Quick fix: Forget about YOU. Talk about THEM (the customer!) and their needs in terms of the Product!

Sin #2 - Ticket Management

When the team whips up their ticket management first thing upon starting the Review, I already know it's going to be a waste of everyone's time. Regardless of whether that tool is Jira, Excel, Trello or whatever - I know that this team can't think from a user's perspective.

Seriously, would you come to this blog if you had to first click through a summary of the work I did before you could find out about the content I produced? Probably not. And that's how users feel when you confront them with the work you did.

Rather than describing what work you did, you should start with something called a "value proposal". Let the users know very briefly why they're here, what they're going to be investing time into and which benefit they're going to get out of this. If this hasn't been achieved within the first minute, you might as well stop and cancel right there.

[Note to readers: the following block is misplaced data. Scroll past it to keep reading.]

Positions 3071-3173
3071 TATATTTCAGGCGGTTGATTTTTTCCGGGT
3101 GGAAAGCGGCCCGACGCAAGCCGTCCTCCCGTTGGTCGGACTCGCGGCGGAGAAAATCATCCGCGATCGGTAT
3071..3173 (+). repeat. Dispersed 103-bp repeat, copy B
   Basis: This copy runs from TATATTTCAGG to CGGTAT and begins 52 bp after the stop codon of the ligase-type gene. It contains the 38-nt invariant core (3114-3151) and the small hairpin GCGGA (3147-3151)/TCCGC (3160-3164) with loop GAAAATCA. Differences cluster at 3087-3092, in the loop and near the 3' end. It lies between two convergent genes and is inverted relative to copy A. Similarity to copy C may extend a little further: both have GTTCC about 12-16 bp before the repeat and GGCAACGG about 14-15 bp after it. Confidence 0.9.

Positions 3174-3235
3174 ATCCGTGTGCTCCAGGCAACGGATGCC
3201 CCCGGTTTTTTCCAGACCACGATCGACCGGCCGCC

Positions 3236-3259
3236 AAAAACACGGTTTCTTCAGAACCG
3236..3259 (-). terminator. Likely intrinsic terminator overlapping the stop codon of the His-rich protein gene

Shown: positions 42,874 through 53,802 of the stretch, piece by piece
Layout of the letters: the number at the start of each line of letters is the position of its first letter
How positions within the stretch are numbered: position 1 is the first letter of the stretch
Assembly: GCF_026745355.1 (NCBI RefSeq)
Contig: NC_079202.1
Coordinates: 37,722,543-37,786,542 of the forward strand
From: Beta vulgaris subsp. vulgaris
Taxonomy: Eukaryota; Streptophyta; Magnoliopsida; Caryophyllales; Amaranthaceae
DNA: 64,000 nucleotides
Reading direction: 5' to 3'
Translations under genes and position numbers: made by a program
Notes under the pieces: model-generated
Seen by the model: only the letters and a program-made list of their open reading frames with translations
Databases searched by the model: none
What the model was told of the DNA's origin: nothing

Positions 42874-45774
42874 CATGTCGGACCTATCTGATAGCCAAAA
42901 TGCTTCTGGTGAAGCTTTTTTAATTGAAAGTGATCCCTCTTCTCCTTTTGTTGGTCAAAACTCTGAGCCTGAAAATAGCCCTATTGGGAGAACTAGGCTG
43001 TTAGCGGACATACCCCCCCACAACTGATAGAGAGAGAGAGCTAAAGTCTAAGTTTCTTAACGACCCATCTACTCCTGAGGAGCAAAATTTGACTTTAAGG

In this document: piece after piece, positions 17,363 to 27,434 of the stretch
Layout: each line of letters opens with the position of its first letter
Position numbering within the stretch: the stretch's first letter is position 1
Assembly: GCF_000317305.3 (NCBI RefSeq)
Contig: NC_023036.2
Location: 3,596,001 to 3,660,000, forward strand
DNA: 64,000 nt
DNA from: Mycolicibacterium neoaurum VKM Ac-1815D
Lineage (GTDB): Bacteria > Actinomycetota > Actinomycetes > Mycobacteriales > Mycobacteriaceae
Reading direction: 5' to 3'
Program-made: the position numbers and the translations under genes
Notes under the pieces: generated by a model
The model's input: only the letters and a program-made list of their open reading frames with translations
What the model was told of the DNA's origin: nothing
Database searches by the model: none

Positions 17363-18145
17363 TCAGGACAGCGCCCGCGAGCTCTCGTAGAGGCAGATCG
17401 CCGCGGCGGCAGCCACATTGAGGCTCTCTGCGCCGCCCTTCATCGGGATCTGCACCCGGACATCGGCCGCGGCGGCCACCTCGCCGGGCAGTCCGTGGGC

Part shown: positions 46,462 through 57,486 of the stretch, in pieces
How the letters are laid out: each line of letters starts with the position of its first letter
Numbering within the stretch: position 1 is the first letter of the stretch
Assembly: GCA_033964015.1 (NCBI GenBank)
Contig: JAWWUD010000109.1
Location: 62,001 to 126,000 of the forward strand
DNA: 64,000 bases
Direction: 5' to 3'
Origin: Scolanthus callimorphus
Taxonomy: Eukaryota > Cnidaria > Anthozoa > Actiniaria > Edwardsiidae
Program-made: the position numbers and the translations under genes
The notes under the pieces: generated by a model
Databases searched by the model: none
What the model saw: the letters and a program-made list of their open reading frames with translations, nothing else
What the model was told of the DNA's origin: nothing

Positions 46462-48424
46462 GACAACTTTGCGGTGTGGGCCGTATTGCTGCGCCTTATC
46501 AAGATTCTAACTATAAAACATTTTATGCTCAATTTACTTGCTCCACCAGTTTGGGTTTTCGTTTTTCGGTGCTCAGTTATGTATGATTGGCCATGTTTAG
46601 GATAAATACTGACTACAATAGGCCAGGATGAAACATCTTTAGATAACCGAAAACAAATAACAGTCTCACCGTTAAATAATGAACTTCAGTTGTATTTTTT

Quick fix: Forbid the use of ticket information during the Review.

Sin #3 - Powerpoint

Yet another great indicator of a Review that is going to suck is that the center of attention is a slide deck, not the product itself. When I see slide decks and no usable software, I immediately make a mental note, "The team doesn't know what is useful." While in some rare cases, Powerpoint has a beneficial effect, our usual text-filled or bullet point lists describing details are a great method of getting people to divert their attention elsewhere.

The center and focus of attention of the Review is the Product and the User. Everything else is secondary or irrelevant. If you can't show it in the Product, you better have a damn good explanation why it's relevant for the user!


Quick fix: Forbid the use of Presentation software during the Review.

Sin #4 - Disconnect